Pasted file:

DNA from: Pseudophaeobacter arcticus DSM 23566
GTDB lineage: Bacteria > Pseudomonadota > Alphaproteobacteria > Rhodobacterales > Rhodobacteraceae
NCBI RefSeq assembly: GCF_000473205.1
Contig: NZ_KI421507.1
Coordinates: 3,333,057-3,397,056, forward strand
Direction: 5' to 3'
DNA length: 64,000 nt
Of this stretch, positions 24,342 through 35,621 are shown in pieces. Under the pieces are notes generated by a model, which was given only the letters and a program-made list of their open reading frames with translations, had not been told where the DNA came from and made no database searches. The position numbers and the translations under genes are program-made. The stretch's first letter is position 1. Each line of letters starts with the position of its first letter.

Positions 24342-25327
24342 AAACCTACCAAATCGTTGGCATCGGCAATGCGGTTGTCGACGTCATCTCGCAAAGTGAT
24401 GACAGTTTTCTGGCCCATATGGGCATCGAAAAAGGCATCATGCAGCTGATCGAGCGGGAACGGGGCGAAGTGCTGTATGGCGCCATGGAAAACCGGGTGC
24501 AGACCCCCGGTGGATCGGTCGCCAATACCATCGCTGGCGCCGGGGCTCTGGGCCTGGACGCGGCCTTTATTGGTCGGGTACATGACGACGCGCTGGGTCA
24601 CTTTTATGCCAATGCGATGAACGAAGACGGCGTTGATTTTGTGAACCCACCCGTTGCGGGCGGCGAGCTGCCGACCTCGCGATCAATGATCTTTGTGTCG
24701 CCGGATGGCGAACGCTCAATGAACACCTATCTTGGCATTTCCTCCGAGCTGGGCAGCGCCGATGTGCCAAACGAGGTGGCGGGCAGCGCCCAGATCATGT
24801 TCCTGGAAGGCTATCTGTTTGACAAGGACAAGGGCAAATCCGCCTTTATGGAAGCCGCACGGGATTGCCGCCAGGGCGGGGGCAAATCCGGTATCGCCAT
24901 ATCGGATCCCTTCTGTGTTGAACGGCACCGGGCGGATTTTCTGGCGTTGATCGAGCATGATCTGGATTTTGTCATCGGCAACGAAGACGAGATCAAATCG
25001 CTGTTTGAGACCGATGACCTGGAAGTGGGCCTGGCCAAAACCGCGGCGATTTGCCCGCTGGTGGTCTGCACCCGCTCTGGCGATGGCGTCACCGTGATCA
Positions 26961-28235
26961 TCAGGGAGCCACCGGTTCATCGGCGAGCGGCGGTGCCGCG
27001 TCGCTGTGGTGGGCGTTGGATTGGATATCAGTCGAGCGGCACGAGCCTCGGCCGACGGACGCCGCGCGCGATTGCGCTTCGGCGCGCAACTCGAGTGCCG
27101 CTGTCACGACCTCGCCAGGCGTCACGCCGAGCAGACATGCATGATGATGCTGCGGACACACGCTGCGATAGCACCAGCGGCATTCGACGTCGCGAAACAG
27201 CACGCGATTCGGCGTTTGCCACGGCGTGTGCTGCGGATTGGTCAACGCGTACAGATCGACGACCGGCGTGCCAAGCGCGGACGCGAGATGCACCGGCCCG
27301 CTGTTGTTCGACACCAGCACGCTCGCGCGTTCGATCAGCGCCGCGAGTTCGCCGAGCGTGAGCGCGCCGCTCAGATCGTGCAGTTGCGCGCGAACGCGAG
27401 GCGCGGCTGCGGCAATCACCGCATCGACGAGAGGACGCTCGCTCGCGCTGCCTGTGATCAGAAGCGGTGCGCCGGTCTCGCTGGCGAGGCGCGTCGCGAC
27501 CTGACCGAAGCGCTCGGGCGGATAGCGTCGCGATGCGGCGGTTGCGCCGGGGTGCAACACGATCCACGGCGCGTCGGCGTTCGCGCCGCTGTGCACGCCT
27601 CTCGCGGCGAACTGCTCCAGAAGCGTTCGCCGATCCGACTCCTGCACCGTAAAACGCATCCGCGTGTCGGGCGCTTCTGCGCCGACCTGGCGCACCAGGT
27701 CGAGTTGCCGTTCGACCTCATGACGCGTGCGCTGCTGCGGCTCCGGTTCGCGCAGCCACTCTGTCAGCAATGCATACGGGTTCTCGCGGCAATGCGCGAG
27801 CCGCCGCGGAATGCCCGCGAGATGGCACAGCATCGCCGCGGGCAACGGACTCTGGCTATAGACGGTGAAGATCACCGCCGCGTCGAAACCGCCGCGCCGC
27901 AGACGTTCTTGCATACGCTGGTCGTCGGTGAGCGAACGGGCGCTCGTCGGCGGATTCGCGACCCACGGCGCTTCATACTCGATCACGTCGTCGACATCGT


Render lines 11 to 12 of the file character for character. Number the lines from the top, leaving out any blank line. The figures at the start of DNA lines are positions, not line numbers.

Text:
24401 GACAGTTTTCTGGCCCATATGGGCATCGAAAAAGGCATCATGCAGCTGATCGAGCGGGAACGGGGCGAAGTGCTGTATGGCGCCATGGAAAACCGGGTGC
24501 AGACCCCCGGTGGATCGGTCGCCAATACCATCGCTGGCGCCGGGGCTCTGGGCCTGGACGCGGCCTTTATTGGTCGGGTACATGACGACGCGCTGGGTCA